You must know this as well: Despite somewhat distancing himself, Stern was squarely in the very same universe—and even, lest we forget, helped give rise to Mr. Skin himself. Mr. Skin recalls the second "skinfining moment" of his life all too well.
"It was probably the best thing that ever happened in my professional life," he writes. "I can still remember the exact minute: It was 8:20 A.M. on March, 23, 2000, that I was asked to be on Howard Stern's radio show and happily accepted the lifesaving invitation."
Whatever we end up rewarding Stern in the annals of history, we'll be left, like him, having to deal with his whole legacy, considering whether his past of thoughtlessness was necessary for him to leap into his present of thoughtfulness.
Stern, shockingly, doesn't include this interview in his own book—nor what Mr. Skin insists were additionally "at least twenty-five [more] mind-blowing times": "He loved me so much," Mr. Skin writes, "that he recommended that all his listeners go check out MrSkin.com for themselves." He spends nearly 15 pages, in one form or another, thanking Howard Stern, especially for letting him kick off his annual Anatomy Awards, which are "timed to come out with the Oscars," and are precisely what you think they are: they celebrate "all the best nudity in the year's films, [television shows], and—nowadays—web/mobile series." (The promotional copy on the back of his book mentions Stern, too, as does the actual website. He last appeared on The Howard Stern Show in March of 2018.)
"Me being on Howard Stern," Mr. Skin concludes, "practically broke the site."
This might be the most useful context to gain, reading Mr. Skin and Howard Stern Comes Again side by side: how differently the two regard each other. I may have forgotten, or never known that much, about Mr. Skin, but I had somehow both forgotten and forgiven Howard. It wasn't a conscious lapse—but this exercise made it so.
I do have an inexplicable soft spot for Howard Stern; you'd be hard-pressed to persuade me that he is not among the most fantastic interviewers ever: His conversation with Conan O'Brien, which he himself lauds as his best, marvelously delves into anxiety, depression, and the perils of success and failure; his one with Jon Stewart goes, deeply, into the former Daily Show star's estranged with relationship with his father; and his discussions with people like Lady Gaga and Gwenyth Paltrow will sincerely give you a brand-new perspective on both of them. (Honestly, you could flip through the pages at random, and you won't be disappointed. Donald Trump, of course, is included.) Stern deserves credit for who he has evolved into—a thoughtful, smart, introspective, and pretty hilarious man, who does his research, has no difficulty asking the tough questions, and possesses enough self-awareness and self-criticism to appear, relatively, genuine.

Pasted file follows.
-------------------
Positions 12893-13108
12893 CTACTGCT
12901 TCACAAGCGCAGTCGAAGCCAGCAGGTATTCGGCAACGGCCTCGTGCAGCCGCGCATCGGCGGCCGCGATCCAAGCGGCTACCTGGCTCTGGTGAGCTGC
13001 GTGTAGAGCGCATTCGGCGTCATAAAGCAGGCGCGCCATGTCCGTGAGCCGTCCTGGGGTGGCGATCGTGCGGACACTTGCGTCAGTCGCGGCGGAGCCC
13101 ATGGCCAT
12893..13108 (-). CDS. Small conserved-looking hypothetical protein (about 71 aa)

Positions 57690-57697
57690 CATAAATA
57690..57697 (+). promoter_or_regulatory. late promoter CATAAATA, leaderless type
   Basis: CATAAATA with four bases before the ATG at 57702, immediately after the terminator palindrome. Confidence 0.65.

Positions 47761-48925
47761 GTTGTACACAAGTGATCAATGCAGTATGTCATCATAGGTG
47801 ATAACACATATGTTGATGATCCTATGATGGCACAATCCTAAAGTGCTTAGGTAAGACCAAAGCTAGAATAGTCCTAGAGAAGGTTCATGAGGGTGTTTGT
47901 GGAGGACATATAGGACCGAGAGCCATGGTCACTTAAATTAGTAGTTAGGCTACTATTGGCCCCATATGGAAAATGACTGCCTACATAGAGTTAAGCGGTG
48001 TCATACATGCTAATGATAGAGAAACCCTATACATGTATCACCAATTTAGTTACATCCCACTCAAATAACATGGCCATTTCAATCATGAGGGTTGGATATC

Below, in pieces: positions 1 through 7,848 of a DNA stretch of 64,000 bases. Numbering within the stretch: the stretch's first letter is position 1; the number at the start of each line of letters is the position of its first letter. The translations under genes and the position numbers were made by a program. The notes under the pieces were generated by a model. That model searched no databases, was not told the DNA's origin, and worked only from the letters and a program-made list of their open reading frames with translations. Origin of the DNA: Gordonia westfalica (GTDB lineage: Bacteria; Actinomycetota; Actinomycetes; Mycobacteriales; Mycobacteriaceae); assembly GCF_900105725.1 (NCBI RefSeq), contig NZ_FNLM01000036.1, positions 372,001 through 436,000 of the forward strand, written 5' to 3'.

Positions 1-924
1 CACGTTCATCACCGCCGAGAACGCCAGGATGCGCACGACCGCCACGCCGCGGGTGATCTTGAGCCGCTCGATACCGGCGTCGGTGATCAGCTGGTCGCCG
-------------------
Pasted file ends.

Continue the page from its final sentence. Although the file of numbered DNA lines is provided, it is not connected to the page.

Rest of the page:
"I'm not proud of my first two books," Stern writes in his introduction, of Private Parts and Miss America, Lenny Bruce–style autobiographies that deal with his adolescence, his seminal influence in the radio industry, and his flatulence. "I don't even have them displayed on my bookshelf at home. I think of them, and of the interviews I did with my guests during those first couple decades of my career, and I cringe. I was an absolute maniac. My narcissism was so strong that I was incapable of appreciating what somebody else might be feeling."
Generally, Stern is not known for his modesty, so this is, perhaps, extremely telling. (Juxtapose that with his commentary about the contentious director Vincent Gallo from 2005, in which he notes: "I recognize it is some of the greatest radio ever done—not merely the greatest radio I've ever done but the greatest radio in the history of the medium.") You do not need to—nor should you—read Howard Stern Comes Again in a single sitting. As he claims, he might not be as self-obsessed as he used to be, but there remain bright—nearly blinding—flickers of an ego. He wouldn't have written this book, he admits in the intro, had an editor at Simon & Schuster not essentially bound through his apartment door with a finished copy already in hand. But that wouldn't do—partly blaming his OCD, and partly blaming a pursuit of perfection he won't apologize for ("That's my problem: Everything has to be perfect"), Stern tinkered with the book for close to two years.
I do believe Stern. I do believe this hefty, quite beautiful coffee table book should be combed through more than once. I do believe he is not the same person he once was—a shock jock with a foul mouth, blasting construction workers awake on their commute. I do believe people are capable of profound change, and he and Mr. Skin are, well, not the same. ("I had always wanted to do interviews that had substance," Stern told David Marchese in the New York Times Magazine. "The problem was that, in the old format [of terrestrial radio], you couldn't.")